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Chapter 3


Book of Zechariah Chapter Three
Commentary by Pastor Ron Beckham

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Garments of Righteousness

"Then he showed me Joshua the high priest standing before the angel of the Lord, and Satan standing at his right hand to accuse him" (Verse 1). The nature of our present reality is this: We don't have the sensory equipment to see it, but each of us is standing before the Lord and His heavenly host. God is both our Judge and our Savior. The enemy, called "Satan" (the adversary), in Verse 1, is our accuser. If you feel like you are in a courtroom, you are, and evidence is being presented on both sides. "Joshua," like Zechariah, was a real historical figure, a name written as "Jeshua" in Ezra 2:2. His father was Jehozadak (Haggai 1:12), who died in Babylon. In this vision, Joshua represented the priesthood of Israel, not unlike Adam represented humanity in the Garden, and Jesus Christ represented all of us when He died on the cross for our sins. The phrase "standing before" was used of a servant who rendered service to his superior, and Joshua was bringing the prayers, the needs of the people to God, and at the same time, the enemy was attempting to hinder those prayers.

In Verse 2, "The Lord said to Satan, 'The Lord rebuke you, Satan! Indeed, the Lord who has chosen Jerusalem rebuke you! Is this not a brand plucked from the fire?'" The "angel of the Lord" is the one standing in front of Joshua as seen in Verse 1, but it is the Lord Himself who now spoke to this "Satan," either through the angel or directly from eternity. The "angel" may be the pre-incarnate Christ, Himself God, but it is not clearly indicated in these verses. The enemy's accusations against the people and priesthood of Israel, as represented by the tribes of Levi, Judah and Benjamin at that time, may have contained some truth, but it was distorted by the malice of Satan. And so the Lord confronted him with these words: "The Lord rebuke you..." The enemy's opinion about Joshua and the Hebrew people was not needed in this courtroom confrontation because it is "the Lord who has chosen Jerusalem" and its people. The survivors who had returned were like a "brand" rescued by God from the "fire" of captivity in Babylon. The enemy was attempting to thwart the will of God for that nation and also for the world.

Have you ever felt unclean? Does something you did or said live in you like an accusation? Or was something done to you that makes you feel like you never can be acceptable again? That was the feeling of the nation and its priesthood as Joshua the high priest represented them before God. Verse 3 states it this way: "Now Joshua was clothed with filthy garments and standing before the angel." At some level of everyone's being, we know we stand in the presence of a holy God...and fall short of His expectations. Humanity has no way of dealing with the problem, though we have devised religious and philosophical systems in an attempt to make things seem right. But it hasn't worked because we are not equipped to deal directly with our greatest need. If we could to do it, we would become proud, making everything even worse.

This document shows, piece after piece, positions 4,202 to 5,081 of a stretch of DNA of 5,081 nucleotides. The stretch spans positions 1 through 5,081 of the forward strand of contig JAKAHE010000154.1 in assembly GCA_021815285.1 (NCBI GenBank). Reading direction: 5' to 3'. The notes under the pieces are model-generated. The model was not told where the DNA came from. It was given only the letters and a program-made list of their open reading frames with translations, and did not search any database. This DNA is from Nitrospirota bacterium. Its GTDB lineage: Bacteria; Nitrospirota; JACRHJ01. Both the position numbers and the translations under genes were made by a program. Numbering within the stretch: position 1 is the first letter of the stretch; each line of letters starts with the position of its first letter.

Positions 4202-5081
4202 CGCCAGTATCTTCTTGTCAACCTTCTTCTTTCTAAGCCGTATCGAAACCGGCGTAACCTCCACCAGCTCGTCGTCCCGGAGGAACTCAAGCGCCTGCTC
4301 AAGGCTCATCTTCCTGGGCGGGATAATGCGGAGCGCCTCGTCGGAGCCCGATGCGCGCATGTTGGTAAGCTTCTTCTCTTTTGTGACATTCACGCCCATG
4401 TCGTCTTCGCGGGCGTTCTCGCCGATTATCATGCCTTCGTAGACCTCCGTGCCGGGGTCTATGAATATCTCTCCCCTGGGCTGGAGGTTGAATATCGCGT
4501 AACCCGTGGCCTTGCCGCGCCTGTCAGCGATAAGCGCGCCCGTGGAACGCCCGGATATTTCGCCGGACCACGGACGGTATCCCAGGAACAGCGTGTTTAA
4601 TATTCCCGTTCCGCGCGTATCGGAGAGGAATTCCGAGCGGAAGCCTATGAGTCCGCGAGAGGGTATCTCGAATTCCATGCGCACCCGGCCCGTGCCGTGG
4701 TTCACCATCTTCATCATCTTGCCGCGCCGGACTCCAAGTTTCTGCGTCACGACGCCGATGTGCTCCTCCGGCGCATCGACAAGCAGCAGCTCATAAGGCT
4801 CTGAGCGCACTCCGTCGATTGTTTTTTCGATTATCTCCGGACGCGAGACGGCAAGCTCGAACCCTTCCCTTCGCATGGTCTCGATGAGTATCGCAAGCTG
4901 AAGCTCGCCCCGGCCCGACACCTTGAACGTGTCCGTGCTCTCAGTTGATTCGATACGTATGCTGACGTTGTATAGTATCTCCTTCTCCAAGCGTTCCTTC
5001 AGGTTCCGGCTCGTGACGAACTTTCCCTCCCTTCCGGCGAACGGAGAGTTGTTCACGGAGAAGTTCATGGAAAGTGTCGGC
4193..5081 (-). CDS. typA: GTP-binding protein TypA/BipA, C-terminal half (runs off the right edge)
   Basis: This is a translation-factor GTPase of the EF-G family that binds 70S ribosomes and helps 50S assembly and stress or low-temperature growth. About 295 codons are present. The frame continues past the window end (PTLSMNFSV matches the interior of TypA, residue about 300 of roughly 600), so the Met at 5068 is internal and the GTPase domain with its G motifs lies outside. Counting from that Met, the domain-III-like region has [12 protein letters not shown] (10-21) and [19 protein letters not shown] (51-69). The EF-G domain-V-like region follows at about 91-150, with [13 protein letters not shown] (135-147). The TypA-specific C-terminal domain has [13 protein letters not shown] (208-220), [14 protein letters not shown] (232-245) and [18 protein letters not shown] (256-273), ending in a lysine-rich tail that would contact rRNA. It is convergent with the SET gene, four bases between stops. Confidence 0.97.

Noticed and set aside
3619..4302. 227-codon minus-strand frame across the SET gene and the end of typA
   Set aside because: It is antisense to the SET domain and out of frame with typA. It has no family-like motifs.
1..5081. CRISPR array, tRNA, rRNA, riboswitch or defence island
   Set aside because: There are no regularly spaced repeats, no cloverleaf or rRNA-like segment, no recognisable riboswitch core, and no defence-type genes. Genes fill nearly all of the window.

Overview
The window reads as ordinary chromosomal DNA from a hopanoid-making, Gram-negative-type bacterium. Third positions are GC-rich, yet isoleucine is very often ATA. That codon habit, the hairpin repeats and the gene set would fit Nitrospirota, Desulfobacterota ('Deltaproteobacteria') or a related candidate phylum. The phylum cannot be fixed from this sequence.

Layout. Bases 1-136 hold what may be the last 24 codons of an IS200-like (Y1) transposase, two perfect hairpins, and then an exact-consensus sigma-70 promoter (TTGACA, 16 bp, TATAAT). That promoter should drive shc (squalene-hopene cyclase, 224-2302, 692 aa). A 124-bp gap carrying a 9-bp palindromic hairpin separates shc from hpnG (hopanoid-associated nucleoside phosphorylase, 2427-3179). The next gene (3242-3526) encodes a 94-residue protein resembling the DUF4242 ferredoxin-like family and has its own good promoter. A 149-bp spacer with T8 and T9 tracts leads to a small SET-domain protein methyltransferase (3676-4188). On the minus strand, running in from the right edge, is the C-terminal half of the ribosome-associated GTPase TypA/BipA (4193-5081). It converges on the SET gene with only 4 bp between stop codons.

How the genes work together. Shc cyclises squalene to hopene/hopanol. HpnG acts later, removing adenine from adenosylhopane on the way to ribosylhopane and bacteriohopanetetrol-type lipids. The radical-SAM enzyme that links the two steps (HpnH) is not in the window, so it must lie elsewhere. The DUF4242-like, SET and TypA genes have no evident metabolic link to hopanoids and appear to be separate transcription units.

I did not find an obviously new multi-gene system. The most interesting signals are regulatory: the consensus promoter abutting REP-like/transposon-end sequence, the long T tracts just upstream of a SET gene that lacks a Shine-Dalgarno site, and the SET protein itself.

The rescue of humanity had to come from God—there was no other way. Romans 5:8 says: "God demonstrates His own love toward us, in that while we were yet sinners, Christ died for us." Joshua the high priest was ostensibly the religious leader of his nation, but he did not know what to do. In Verse 4, the Lord "spoke and said to those who were standing before him, saying, 'Remove the filthy garments from him.' Again he said to him, 'See, I have taken your iniquity away from you and will clothe you with festal robes.'" None of Joshua's or our efforts can make us clean, and so the Lord did it for us. The cross of Christ, His death for us, reaches backward and forward in time, removing "the filthy garments" from Joshua and people like you and me.

And there is even more. Verse 5 continues, "Then I said, 'Let them put a clean turban on his head.' So they put a clean turban on his head and clothed him with garments, while the angel of the Lord was standing by." In Verse 4 we saw that God is willing to take "your iniquity away from you," clothing you and your life in something beautiful. Revelation 19:8 presents it this way: "To her (to the people of God) it was granted to be arrayed in fine linen, clean and bright, for the fine linen is the righteous acts of the saints." In Ephesians 6:17, we are offered the "helmet of salvation." The righteousness of God is imputed (given) to us in Christ, "For He made Him who knew no sin to be sin for us, that we might become the righteousness of God in Him" (2 Corinthians 5:21). Through faith in Jesus Christ, we are clean, innocent and unashamed before our Holy Lord.